AAD: Research Shows Free Skin Cancer Screenings Can Help Save Lives

Thursday, July 26, 2018 | Skin Cancer , Research and Publications , American Academy of Dermatology


Data indicates that American Academy of Dermatology’s (AAD's) SPOTme program serves an important need.
While skin cancer can be deadly, it is also highly treatable when detected early. In fact, melanoma, the deadliest form of skin cancer, has a five-year survival rate of 95 percent when detected and treated before it spreads to the lymph nodes; conversely, the five-year survival rates for regional and distant stage melanomas are 64 percent and 23 percent, respectively.
For more than 30 years, board-certified dermatologists have been providing free skin cancer screenings in their communities through the AAD’s SPOTme program—and new research, published in the Journal of the American Academy of Dermatology, highlights the value of that program.
“In analyzing survey data collected from 1.8 million SPOTme screening participants over the course of 30 years, we learned that the program serves an unmet need for many of those participants,” says study author Hensin Tsao, MD, FAAD, a board-certified dermatologist and professor of dermatology at Harvard Medical School in Boston. “Our findings indicate that SPOTme® screenings have facilitated the detection of suspected skin cancers in high-risk patients, and that many of these lesions may have otherwise gone undetected.”
According to the study:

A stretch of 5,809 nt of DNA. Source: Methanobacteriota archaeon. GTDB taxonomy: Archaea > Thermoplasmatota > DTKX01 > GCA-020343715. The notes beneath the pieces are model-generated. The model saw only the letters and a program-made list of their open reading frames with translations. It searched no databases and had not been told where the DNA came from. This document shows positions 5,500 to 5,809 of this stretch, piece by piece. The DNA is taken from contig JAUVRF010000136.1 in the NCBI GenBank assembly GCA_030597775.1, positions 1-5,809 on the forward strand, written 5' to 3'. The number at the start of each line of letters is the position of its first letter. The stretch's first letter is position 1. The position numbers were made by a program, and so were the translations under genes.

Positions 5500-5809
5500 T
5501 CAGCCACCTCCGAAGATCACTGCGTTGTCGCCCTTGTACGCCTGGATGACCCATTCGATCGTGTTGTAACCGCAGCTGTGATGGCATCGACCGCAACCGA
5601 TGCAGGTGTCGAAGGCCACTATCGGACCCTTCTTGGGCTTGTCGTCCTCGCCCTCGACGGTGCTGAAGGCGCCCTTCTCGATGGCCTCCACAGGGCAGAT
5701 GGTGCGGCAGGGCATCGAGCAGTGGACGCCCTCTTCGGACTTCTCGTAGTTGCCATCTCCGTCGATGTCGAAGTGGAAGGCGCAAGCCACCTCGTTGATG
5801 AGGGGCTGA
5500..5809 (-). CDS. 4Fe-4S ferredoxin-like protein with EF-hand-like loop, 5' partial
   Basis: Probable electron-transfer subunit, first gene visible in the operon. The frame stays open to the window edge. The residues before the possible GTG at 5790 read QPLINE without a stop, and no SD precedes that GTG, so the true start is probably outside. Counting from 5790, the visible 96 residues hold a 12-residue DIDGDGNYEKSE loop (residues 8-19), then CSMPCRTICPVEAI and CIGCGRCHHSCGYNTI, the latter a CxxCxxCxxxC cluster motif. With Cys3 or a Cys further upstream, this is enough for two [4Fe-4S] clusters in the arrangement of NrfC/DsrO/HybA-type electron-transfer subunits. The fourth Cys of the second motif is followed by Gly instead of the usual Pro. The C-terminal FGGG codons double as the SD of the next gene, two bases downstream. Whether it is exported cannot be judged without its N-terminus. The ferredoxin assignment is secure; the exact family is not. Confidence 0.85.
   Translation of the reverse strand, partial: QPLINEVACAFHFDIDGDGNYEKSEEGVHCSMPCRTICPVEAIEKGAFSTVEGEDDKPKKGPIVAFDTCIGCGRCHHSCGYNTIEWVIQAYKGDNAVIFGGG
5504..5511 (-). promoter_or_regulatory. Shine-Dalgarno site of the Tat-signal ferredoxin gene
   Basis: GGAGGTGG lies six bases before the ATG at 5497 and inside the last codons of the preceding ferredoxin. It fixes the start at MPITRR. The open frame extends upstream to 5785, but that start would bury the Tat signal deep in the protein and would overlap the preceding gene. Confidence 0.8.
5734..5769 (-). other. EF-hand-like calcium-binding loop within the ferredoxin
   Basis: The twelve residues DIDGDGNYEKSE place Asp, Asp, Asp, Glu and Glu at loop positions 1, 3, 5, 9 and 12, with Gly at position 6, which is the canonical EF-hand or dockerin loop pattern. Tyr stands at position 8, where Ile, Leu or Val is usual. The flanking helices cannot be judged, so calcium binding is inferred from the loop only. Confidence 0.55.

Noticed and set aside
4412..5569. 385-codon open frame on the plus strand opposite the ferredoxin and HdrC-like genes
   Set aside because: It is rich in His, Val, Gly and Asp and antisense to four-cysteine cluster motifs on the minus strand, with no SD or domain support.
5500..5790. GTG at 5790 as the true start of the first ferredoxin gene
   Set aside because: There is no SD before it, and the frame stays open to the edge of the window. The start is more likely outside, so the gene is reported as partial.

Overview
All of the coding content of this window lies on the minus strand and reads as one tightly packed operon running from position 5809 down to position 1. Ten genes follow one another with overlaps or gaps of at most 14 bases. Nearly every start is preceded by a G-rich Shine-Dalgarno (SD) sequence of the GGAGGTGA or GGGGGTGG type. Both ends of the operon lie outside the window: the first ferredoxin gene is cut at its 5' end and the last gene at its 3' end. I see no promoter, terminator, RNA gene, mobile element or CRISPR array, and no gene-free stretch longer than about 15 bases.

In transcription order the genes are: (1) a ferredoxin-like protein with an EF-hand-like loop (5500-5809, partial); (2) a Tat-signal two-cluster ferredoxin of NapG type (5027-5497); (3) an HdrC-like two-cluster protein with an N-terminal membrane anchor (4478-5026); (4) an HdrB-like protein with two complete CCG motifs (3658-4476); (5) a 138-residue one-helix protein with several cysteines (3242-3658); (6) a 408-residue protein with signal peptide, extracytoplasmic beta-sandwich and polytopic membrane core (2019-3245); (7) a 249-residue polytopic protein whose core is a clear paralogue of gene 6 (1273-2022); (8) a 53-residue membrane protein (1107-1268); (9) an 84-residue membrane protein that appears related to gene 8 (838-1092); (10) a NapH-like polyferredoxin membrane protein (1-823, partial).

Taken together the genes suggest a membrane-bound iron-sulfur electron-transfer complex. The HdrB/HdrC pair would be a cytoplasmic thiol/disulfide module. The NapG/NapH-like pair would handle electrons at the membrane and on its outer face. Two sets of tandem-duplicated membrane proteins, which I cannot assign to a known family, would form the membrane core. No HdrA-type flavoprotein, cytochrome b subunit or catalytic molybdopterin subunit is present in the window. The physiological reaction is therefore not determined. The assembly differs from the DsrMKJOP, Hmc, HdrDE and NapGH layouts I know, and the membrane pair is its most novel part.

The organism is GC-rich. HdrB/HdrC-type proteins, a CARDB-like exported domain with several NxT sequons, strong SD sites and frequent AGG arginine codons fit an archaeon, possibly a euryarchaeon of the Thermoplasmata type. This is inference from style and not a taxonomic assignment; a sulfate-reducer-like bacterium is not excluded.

• 72 percent of SPOTme screening participants in 2009 and 2010 had a high risk for melanoma—meaning they were older than 65, had a family history of skin cancer, had a history of sunburns, and/or had more than 50 moles or unusual moles.
  • 75 percent of those who received a suspected diagnosis of melanoma at a SPOTme screening in 2009 and 2010 fell into this high-risk category.
  • 48 percent of those diagnosed with a suspected melanoma at a SPOTme screening from 2001-2010 indicated that a doctor had never checked their skin for signs of skin cancer.
  • 83 percent of SPOTme screening participants diagnosed with a suspected melanoma from 1992-2010 indicated they did not have a regular dermatologist.
  • 77 percent of SPOTme screening participants diagnosed with a suspected melanoma from 1992-2010 said they had not been to a previous skin cancer screening.
  • 47 percent of screening participants diagnosed with a suspected melanoma from 1992-2010 said they would not have seen a doctor for a skin exam without the SPOTme program.

“The results of this study underscore what a valuable service the AAD’s SPOTme program provides,” says AAD President Suzanne M. Olbricht, MD, FAAD. “With an estimated one in five Americans diagnosed with skin cancer during their lifetime, this program serves an important need by offering free screenings to high-risk individuals who may not be able to receive a screening otherwise.”

“Since 1985, dermatologists have conducted more than 2.7 million free skin cancer screenings through the SPOTme® program and detected more than 271,000 suspicious lesions, including more than 30,000 suspected melanomas,” Dr. Olbricht adds. “Some of these lesions may have gone undetected without the SPOTme® program — and that means these free screenings may have helped save patients’ lives.”

Learn more about the program at SPOTme.org.
 

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